Next up after lunch was the nearby Villa Maria Winery, one of the largest in New Zealand. It has a second winery on the south island, at Marlborough, as well as vinyards in all the wine-growing areas of both islands so as to be able to grow all the grape varieties they use. They therefore don't purchase grapes from anyone else. They produce a full range of wines, but most of them are not available in Tallahassee. I think it's their Sauvignon Blanc that David sometimes drinks at home.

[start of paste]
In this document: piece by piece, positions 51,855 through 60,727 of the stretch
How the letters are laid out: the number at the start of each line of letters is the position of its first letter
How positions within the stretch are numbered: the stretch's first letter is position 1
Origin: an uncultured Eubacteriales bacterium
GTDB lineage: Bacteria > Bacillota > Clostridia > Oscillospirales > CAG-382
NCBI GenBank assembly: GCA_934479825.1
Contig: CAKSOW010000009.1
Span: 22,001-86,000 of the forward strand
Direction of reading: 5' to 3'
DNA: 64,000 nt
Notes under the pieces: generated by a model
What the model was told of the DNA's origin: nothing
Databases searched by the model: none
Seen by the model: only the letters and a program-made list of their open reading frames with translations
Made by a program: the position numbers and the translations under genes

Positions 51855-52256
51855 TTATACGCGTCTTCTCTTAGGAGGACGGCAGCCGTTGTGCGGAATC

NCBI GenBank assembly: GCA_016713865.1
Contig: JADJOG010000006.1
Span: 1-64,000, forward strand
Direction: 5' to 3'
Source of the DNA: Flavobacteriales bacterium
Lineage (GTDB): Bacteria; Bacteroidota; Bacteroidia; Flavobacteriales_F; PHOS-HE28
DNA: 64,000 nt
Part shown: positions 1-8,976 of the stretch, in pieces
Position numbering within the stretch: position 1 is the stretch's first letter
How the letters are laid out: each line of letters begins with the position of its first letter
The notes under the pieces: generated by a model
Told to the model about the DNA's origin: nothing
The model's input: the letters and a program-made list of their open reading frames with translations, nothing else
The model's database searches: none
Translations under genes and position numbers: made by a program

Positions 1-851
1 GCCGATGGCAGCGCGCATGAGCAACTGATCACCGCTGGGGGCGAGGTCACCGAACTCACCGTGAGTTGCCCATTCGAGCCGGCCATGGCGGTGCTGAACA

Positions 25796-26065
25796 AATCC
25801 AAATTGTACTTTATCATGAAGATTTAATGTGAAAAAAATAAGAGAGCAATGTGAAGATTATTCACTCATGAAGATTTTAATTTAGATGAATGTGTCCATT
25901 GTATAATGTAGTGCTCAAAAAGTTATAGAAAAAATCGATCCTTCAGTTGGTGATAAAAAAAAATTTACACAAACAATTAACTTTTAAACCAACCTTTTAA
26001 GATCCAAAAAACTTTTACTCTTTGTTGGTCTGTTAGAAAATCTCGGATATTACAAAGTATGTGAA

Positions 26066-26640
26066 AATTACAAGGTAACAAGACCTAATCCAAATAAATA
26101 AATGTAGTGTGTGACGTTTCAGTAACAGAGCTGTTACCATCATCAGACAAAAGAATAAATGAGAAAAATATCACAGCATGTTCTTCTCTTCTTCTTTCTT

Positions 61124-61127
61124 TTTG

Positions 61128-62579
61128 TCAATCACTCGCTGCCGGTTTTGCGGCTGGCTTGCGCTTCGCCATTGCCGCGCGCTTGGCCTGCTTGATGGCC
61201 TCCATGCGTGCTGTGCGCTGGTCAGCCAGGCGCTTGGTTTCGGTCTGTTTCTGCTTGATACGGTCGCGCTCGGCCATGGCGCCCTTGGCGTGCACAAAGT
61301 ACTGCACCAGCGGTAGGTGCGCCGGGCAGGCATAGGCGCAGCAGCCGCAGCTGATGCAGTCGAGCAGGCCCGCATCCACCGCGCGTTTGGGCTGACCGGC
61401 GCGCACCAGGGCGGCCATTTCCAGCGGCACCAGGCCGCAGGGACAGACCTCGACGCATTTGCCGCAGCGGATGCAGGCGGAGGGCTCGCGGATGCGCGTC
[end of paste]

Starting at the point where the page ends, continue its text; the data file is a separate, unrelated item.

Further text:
The winery is built in a volcanic crater (one of several in the area; Auckland is liberally pocked with them), so you enter through a gate perched on the rim and drive down into the bottom to the winery buildings. The grounds are beautifully landscaped, and in the ornamental pond out front, I spotted a little shag (Phalacrocorax melanoleucos), a small black and white cormorant. We were just in time for the 3 p.m. tour, but the tour was delayed, waiting for a tour group arriving by (late) bus. The group turned out to be from a province in the northeast of China, and they did not speak English, so the tour guide had to pause every few phrases for their interpreter to repeat his explanations in Chinese.